178 F2d 503 Soap Corporation of America v. Reynolds

178 F.2d 503


No. 12655.

United States Court of Appeals Fifth Circuit.

December 19, 1949.

Rehearing Denied January 18, 1950.

Otis E. Nelson, Wichita Falls, Tex., H. P. Hodge, Jr., Wichita Falls, Tex., for appellant.

Kearby Perry, Wichita Falls, Tex., John Davenport, Wichita Falls, Tex., for appellees.

Before HUTCHESON, WALLER, and RUSSELL, Circuit Judges.

HUTCHESON, Circuit Judge.


The suit, brought by plaintiffs, home owners in the vicinity of defendant's soap factory, was for an injunction restraining defendant from operating it as a nuisance.


The claim was that after the defendant had, on November 1, 1947, begun the operation of its factory, it started manufacturing raw soap in the plant and in the process permitted foul and obnoxious vapors and odors to arise and escape from the premises, causing plaintiffs irreparable damage in their persons and property.


The defendant, admitting the operation of the soap factory but denying that it emitted obnoxious odors or vapors or otherwise constituted a private nuisance, put forward affirmative defenses.


One of these, based on a judgment in favor of defendant, denying the City of Wichita Falls an injunction against it as a public nuisance, was res adjudicata.


Another was that if the operation of the plant caused any inconvenience to plaintiffs, which was denied, it was not one peculiar to them but one which was common to the general public, and, therefore, not actionable by them.


The third was that defendant, acting in the belief that the judgment, denying the City an injunction, had determined its right to construct and maintain its plant, thereafter proceeded with the construction, expending large sums of money thereon, and that plaintiffs are estopped by their laches in not bringing this suit until many months later.


Finally it pleaded: that it had expended large sums of money in producing a modern and up to date plant; that it had not been guilty of any negligence; that the manufacture of soap is not a detriment to the health of the plaintiffs or any other citizen of Wichita Falls; that the plant is not, nor is it operated as, a nuisance; and that the injunction should be denied.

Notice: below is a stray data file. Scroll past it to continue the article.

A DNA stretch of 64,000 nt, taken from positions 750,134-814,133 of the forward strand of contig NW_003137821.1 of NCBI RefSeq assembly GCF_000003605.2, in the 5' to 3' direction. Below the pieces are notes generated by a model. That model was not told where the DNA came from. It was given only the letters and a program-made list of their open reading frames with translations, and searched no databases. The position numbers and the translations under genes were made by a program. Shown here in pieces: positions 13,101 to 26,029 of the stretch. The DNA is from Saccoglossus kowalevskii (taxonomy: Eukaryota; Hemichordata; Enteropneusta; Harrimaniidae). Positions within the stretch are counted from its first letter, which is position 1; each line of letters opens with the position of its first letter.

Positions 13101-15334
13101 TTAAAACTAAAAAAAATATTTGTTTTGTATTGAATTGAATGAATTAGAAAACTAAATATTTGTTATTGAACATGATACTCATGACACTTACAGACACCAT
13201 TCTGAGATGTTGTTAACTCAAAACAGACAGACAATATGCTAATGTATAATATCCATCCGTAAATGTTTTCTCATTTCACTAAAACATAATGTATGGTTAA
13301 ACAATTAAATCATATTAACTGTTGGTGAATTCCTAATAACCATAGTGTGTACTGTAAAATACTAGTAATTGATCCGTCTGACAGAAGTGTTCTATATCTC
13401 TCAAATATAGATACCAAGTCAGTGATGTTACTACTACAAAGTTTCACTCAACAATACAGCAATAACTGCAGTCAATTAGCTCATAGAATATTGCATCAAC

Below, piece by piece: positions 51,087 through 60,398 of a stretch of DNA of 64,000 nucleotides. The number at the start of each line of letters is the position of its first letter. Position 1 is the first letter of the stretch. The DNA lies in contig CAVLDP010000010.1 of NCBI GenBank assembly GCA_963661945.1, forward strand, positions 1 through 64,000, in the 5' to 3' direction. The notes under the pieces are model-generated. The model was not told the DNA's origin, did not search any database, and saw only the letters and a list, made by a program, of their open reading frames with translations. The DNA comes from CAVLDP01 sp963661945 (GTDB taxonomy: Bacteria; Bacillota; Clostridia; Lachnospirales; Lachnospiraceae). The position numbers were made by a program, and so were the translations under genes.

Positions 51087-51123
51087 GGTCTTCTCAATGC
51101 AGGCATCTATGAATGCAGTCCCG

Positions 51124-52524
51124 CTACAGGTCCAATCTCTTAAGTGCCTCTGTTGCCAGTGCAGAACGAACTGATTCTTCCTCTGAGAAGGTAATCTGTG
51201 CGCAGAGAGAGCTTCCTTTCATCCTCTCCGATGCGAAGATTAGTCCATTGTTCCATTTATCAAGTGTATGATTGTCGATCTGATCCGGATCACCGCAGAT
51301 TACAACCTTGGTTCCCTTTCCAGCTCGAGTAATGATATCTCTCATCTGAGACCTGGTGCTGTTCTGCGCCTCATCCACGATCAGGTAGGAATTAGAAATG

Defendant's demand for a jury denied, on the ground that the suit was one of purely equitable cognizance, the case came on for trial before the court without a jury, and the evidence concluded, there were findings of fact and conclusions of law1 and a judgment for plaintiff.


Rejecting the defense of res adjudicata as unavailing and the claim, that plaintiffs had failed to prove an injury peculiar to themselves as distinguished from one sustained by the general public, as unsound, the court found for the plaintiff. Saying: "I do not put the factory out of business; I am telling them to stop these odors coming out"; the court concluded that the evidence established the existence of a nuisance in the emission of nauseating and offensive odors and that an injunction should issue requiring not the shutting down of the plant but cessation of the emission of obnoxious odors.


On the basis of these conclusions, the court entered a judgment reciting: that plaintiffs were suffering irreparable injury; that damages would not be adequate; and that they were entitled to an injunction; and ordering that a perpetual injunction issue requiring the defendant to "cease and desist from discharging foul and obnoxious odors into the atmosphere in such a manner as to cause injury, damages, harm, or inconveniences to the person or property of the plaintiffs".


Appellant is here insisting that the court erred: (1) in refusing its demand for a jury; (2) in rejecting its defenses, of res adjudicata and of estoppel and laches; and (3) in granting the injunction because the proof did not support the plaintiffs' claims that the operation complained of caused plaintiffs any injury or inconvenience different from that of the general public, in short, caused them special damage.


Appellees, on their part, pointing out that the relief demanded and decreed was wholly equitable, insist that the jury request was properly denied. They insist, too, that the defenses of res adjudicata and of laches and estoppel are wholly without merit because: (1) plaintiffs' suit was for relief against a private nuisance, while the city sought to abate a public one; (2) the city's suit merely determined that prior to Jan. 30, 1948, the appellant had not committed a public nuisance; and (3) the evidence did not show that the conditions complained of in the city's suit were the same as those of which plaintiffs complained, but, on the contrary, showed that they were different and more greatly injurious, and that plaintiffs had brought the suit promptly after the injurious consequences were realized.


As to the other claims put forward by appellant, appellees, urging upon us that they pleaded and proved a private abatable nuisance and that they were without an adequate remedy at law, insist that the grant of the relief accorded plaintiffs finds full support in the evidence.